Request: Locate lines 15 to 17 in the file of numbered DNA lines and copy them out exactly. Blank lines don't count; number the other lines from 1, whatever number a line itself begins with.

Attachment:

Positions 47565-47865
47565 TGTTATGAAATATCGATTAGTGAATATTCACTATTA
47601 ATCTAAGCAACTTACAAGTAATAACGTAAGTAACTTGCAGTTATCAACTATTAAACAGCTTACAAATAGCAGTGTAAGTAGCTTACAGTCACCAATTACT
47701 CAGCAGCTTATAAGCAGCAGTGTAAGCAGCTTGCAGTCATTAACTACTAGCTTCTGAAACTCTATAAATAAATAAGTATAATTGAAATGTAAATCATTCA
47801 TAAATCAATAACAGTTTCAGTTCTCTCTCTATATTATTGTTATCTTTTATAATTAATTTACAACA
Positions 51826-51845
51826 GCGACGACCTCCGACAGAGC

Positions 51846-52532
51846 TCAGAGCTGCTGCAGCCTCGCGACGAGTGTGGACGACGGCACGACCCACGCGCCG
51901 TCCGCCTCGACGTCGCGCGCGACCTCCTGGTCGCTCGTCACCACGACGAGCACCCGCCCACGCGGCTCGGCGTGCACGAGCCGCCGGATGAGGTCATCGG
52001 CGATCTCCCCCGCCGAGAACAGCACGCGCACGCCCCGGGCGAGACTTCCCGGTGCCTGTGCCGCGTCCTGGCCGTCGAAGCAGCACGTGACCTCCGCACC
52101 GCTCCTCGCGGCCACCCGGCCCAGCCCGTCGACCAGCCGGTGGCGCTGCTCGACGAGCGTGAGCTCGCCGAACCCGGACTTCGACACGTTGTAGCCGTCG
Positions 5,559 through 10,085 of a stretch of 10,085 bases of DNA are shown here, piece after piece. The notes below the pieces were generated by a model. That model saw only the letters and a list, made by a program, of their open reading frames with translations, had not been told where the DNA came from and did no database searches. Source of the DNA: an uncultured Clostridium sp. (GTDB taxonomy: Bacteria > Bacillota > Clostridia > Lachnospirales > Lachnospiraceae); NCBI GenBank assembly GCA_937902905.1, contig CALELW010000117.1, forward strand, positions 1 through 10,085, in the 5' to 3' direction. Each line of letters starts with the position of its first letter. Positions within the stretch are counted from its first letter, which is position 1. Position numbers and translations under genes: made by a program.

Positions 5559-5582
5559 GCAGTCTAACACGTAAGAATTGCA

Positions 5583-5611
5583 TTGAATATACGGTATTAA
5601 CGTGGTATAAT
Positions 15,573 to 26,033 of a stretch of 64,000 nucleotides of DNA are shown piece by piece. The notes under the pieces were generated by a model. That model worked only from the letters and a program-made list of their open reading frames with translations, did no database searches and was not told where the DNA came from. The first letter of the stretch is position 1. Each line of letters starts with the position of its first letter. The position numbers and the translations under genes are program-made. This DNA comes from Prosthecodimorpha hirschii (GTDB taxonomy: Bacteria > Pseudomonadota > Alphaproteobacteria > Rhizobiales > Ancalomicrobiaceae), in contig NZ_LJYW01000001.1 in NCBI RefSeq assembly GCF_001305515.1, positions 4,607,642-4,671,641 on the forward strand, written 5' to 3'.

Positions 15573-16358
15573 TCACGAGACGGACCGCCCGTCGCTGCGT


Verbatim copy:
5559 GCAGTCTAACACGTAAGAATTGCA

Positions 5583-5611
5583 TTGAATATACGGTATTAA